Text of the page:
True Story: Tips from an insomniac who learned to sleep

    We’ve talked about how your home affects your sleep and overall health before but it’s always been in the abstract. Do our tips actually work? I thought it might be helpful to take a break from our regular home-type posts and talk about something that has improved my life. Hello, I am a lifelong insomniac who, until the last year, lived on an average of 5 hours of sleep a night, often less. I felt fine, because I was so used to being tired I didn’t even know what it felt like to be rested. Now I am averaging 8 hours a night and I feel a million percent better. Be like me. Follow my tips below for your best nights rest of your life.

    1. Create a bedroom oasis. How annoying is it when science and doctors are actually right that changing your sleep atmosphere can totally improve your sleep? I would say this is what has had the most positive impact on my sleep patterns, and luckily it is shockingly easy and cost me under $100. Here is what I did:
      • Got rid of the bedroom tv: I used to turn the tv on every night after I got in bed as “background noise”. The problem is that even if it was a rerun I had seen a million times, I would still end up getting sucked in and having to finish the episode before going to bed. I’d then get sucked into the next episode. See where this is going? Take away the tv and this isn no longer a problem.
      • Put up blackout blinds: I wish I could say that I splurged on the fancy automated ones that go up each morning (someday!) but I just ordered these paper blackout blinds from amazon and they work perfectly. Not the prettiest but you can’t see them and I don’t spend a ton of time in my room anyway because I only use it for sleep. 
      • Got a fancy sound machine. I use this one. It’s ironic that I was willing to spend $50 on a white noise machine and have $5 paper blinds in my window, but I have no regrets. I am a thrifty person so if I am willing to drop $50 on a sound machine, you know it’s worth it. I even bring it with me when I travel.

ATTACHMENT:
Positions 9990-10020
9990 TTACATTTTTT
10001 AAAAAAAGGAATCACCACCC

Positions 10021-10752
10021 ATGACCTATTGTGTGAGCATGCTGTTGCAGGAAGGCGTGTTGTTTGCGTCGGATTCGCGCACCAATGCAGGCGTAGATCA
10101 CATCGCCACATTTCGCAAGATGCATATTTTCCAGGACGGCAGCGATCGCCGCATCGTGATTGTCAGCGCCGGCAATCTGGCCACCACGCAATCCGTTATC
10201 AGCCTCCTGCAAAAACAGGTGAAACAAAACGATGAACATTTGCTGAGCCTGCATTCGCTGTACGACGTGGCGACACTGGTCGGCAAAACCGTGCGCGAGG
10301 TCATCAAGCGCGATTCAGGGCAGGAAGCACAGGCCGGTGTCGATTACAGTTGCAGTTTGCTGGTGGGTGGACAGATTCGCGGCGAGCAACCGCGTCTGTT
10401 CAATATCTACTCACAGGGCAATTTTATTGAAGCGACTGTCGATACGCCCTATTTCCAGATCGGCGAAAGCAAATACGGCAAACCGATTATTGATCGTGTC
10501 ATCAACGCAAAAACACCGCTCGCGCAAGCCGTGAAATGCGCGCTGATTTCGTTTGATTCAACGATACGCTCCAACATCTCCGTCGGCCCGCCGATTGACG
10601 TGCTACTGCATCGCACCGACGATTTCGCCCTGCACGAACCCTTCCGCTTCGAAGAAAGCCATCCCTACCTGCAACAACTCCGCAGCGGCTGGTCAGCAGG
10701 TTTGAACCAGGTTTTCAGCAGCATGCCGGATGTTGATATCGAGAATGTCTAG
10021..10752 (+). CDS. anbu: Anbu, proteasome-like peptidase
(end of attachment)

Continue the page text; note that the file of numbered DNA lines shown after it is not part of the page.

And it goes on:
2. Use the 4-7-8 sleep method. I read about this on Byrdie years ago when I was still struggling on the insomnia train. You breathe in through your nose for 4 seconds, hold your breathe for 7 seconds, then breathe out through your mouth for 8 seconds. That article makes it seem like it is an instant fix, which it wasn’t for me, but it has absolutely made me more mindful and able to slow myself down when I can’t fall asleep.
    3. Get up if you can’t sleep. This works, but it is hard to do when you are exhausted and all you want to do it sleep. But if I get up and move to the couch with a book I almost always fall immediately to sleep. If not, I read for 30 minutes then go back upstairs and try again. Something about changing the setting makes me less stressed about not being able to sleep, and therefore able to pass right out on the next try.

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    Kyle Barber

    Kyle is passionate writer, independant thinker, and digital savvy lady with a deep love of marketing and all the challenges it presents.

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